She had a daughter, Kore, to whom she was very attached; at one point the girl disappeared; she was abducted by Hades, God of the Underworld, as she was picking flowers in a meadow near Eleusis. For nine days and nights Demeter sought Kore; she then came to the court of Celeus, King of Eleusis, where Triptolemus, who herded his father's cattle, told her that ten days before a chariot drawn by black horses appeared in the fields, its driver's arm clasping around a shrieking girl. In retaliation against Zeus who had allowed the abduction to occur, Demeter forbade the trees to yield fruit and the herbs to grow and she swore that earth must remain barren until Kore had returned. Eventually a compromise was reached: every year Kore (with the name of Persephone) was to spend three months with Hades, as Queen of Tartarus and nine months with her mother (for the Romans this myth was referred to as that of Proserpina and Pluto). The Greeks worshipped Demeter and Kore together with Hecate, a crone (see a relief at Selinunte).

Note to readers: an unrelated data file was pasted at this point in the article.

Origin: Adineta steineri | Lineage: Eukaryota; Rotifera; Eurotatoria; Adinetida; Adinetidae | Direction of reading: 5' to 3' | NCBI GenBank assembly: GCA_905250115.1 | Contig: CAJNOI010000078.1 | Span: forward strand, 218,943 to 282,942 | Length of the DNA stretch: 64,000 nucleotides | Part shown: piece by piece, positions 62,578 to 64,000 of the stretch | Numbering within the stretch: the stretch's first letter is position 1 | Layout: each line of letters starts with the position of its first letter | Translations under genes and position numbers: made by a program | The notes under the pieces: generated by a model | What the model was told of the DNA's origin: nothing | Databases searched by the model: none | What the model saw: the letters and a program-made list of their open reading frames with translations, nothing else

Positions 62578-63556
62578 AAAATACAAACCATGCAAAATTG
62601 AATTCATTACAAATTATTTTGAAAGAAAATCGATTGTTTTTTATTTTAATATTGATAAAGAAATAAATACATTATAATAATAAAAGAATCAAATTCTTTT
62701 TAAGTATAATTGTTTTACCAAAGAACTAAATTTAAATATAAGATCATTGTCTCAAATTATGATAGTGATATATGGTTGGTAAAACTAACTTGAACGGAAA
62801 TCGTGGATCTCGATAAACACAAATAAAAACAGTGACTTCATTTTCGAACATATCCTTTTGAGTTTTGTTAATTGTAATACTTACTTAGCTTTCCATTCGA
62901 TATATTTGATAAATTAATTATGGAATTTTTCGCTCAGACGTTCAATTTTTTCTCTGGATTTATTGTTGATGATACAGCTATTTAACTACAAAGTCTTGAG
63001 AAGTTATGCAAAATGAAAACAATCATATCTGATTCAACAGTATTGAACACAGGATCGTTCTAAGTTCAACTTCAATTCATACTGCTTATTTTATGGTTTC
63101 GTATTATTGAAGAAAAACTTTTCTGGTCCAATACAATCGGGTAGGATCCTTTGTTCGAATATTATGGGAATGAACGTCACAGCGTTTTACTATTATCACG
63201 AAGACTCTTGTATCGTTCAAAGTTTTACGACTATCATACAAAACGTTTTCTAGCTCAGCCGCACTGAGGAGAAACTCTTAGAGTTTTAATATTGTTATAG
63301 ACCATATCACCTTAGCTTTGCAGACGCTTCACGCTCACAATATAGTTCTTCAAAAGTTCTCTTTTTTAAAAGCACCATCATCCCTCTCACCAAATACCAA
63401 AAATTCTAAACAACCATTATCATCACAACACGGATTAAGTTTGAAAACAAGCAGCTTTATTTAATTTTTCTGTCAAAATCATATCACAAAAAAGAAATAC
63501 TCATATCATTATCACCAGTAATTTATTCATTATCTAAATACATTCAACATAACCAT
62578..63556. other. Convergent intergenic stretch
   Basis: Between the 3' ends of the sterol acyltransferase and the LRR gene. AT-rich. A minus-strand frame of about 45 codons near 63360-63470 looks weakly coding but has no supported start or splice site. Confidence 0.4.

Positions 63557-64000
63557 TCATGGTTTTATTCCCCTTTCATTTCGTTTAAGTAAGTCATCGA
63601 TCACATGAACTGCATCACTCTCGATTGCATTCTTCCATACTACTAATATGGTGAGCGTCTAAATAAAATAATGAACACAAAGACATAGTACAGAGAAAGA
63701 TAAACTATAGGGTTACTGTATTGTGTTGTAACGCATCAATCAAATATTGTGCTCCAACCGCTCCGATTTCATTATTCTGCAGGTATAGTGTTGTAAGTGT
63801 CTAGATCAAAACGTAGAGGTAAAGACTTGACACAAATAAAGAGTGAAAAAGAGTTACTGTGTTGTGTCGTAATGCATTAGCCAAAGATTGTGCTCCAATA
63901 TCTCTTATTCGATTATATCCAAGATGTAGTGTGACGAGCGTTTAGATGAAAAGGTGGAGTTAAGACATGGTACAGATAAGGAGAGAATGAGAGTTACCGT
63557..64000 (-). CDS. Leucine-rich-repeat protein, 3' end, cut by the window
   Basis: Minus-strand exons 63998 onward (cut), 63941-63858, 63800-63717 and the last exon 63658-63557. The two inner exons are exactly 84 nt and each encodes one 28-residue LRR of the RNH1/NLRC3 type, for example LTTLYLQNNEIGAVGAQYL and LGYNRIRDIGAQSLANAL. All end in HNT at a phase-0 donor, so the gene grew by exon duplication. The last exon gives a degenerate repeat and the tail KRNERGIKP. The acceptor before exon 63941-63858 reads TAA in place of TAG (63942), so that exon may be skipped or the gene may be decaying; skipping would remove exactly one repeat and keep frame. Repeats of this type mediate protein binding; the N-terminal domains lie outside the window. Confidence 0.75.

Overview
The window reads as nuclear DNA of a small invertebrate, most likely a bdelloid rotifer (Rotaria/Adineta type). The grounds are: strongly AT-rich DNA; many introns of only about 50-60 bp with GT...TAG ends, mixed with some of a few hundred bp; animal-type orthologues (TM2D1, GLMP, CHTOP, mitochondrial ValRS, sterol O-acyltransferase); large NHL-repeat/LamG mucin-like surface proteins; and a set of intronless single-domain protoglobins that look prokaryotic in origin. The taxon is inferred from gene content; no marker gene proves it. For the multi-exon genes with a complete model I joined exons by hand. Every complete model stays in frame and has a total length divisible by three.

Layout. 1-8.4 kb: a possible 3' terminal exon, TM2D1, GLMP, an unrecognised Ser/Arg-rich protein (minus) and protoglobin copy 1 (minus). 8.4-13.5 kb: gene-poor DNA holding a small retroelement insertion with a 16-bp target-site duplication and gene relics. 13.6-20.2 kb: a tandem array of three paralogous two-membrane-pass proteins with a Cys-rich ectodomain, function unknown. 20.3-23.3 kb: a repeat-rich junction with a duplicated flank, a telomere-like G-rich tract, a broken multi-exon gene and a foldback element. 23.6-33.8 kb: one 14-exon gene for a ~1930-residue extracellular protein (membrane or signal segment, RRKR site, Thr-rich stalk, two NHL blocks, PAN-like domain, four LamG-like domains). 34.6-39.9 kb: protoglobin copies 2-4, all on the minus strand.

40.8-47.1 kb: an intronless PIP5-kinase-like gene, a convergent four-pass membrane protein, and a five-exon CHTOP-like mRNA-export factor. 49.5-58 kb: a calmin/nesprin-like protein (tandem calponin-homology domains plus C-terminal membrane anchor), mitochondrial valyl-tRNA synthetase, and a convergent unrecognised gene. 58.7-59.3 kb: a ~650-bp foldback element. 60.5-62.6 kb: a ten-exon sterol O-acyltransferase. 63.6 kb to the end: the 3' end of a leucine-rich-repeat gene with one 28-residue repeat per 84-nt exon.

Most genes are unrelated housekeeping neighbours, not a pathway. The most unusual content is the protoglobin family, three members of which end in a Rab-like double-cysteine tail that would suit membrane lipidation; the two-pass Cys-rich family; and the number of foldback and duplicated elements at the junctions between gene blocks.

It was the popular opinion, that the Eleusinian
goddesses suggested prudent counsel to their votaries, and influenced their conduct; that these were respected in the infernal
regions, and had precedence in the assemblies of the blessed;
while the unhallowed were in utter darkness, wallowing in mire,
or labouring to fill a leaky vessel. The Athenians were sollicitous to secure these advantages to their children, by having them
initiated as soon as was allowed. (..) The Propylaea or vestibules
of the temple were opened, the curtains withdrawn, the
hidden things displayed. The initiates were introduced by the hierophant who showed them the mysteries.
The splendor of illumination, the glory of the temple and of
the images, the singing and dancing which accompanied the
exhibition, all contributed to sooth the mind and to render the wondering devotee tranquil and self-satisfied. Chandler
The shrine of Eleusis was located fifteen miles north-west of Athens on a gulf which is almost entirely closed by the island of Salamina. The fame of Eleusis was due to its initiation rites (Greater Mysteries and Lesser Mysteries); those admitted gathered in the Telesterion, a large hall which was rebuilt several times; Telesterion means "place for initiation"; the initiates sat on rock cut benches and they were lectured about the content of the ceremonies and shown the sacred relics kept in the shrine.